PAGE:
Cabbage White, Pieris rapae

Cabbage White

Pieris rapae

A plain white butterfly with a solid, black front wing tip, and with either one spot (male) or two spots (female) on the front wing. The hind wing beneath is pale yellow.

Any open area with a variety of mustard species available for the larvae including gardens, old fields, and waysides.

Overwintering Strategy:   Chrysalis

At least three broods, overwintering as a chrysalis. They may be found from April through November throughout the state.

The Cabbage White was introduced into the United States in 1860 and spread rapidly throughout the country. It is currently a very common butterfly in Wisconsin. This butterfly feeds on members of the mustard family, which includes such common garden plants as broccoli, cabbage, and turnips. This invasive species is thought to replace native species in some areas.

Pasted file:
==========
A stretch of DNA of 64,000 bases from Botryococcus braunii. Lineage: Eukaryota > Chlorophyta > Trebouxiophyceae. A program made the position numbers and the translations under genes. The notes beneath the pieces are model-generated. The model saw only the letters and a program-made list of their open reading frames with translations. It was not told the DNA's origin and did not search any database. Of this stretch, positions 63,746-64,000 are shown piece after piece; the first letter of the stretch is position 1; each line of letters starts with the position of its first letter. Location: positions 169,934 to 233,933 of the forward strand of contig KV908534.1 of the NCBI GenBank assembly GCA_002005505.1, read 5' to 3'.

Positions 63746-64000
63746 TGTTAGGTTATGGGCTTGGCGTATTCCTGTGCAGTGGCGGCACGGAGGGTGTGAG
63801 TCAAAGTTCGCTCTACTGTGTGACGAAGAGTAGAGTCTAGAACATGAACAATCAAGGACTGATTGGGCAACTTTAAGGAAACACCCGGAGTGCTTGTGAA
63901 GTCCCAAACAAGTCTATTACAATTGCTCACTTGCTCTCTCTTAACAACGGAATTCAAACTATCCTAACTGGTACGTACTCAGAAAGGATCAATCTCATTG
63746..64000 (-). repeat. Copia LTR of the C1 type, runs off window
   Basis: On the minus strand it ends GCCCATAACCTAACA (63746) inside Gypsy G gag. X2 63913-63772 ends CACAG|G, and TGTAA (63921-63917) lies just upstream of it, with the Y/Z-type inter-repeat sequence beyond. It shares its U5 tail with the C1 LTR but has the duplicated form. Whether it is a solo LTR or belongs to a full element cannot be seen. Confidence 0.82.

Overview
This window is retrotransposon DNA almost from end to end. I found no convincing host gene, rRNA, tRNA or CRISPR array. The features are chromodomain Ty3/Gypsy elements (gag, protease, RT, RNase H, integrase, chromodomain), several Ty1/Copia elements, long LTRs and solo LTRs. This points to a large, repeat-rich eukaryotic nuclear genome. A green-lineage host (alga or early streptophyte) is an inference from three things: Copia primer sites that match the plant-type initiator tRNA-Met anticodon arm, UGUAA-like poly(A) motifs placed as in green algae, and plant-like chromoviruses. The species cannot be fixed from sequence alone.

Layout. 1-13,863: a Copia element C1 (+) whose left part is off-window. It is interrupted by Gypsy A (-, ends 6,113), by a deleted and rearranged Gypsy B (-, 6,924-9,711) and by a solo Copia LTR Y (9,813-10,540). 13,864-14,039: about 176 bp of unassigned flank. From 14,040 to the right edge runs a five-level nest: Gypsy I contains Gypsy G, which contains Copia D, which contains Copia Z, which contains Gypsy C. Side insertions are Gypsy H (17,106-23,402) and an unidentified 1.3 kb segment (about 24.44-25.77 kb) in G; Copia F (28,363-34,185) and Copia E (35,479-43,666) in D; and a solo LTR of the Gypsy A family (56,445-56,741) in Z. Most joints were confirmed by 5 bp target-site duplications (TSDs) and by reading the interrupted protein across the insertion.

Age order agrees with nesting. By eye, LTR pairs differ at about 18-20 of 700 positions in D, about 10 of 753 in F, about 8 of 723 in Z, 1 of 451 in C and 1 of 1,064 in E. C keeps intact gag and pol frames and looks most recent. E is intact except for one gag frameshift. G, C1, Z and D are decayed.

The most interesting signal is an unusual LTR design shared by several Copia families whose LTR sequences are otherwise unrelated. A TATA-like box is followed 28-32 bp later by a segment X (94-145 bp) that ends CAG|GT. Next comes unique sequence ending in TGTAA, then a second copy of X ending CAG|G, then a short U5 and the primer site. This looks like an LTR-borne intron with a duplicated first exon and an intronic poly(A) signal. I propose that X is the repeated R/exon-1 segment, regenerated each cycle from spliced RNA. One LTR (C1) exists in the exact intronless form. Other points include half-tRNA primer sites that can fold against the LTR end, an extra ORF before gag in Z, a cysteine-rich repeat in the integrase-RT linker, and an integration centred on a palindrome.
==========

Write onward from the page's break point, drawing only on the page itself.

Overwintering Strategy

Two-way migration: Adult migrates from Wisconsin to Central Mexico
Small migration: Adult migrates from Wisconsin to southern US
Immigrant: Adult migrates into Wisconsin from warmer areas and don't fly south in winter
Adult Butterfly: Hibernates overwinter as an adult butterfly
Eggs: Eggs laid on stems, twigs or foot plants overwinter in diapause
Caterpillar: Caterpillars make nests on the base of plants and hibernate until spring
Chrysalis: Caterpillars shed their last skin, form a chrysalis and enter diapause.

For more information, read: Where Do Butterflies Go In Winter?

Further Information:   

 Design A Butterfly Garden
 Take The Butterfly Quiz
 Monarch Life Cycle
 Butterflies and Moths of North America
 Southern Wisconsin Butterfly Assn (NABA)
 The Butterfly Site

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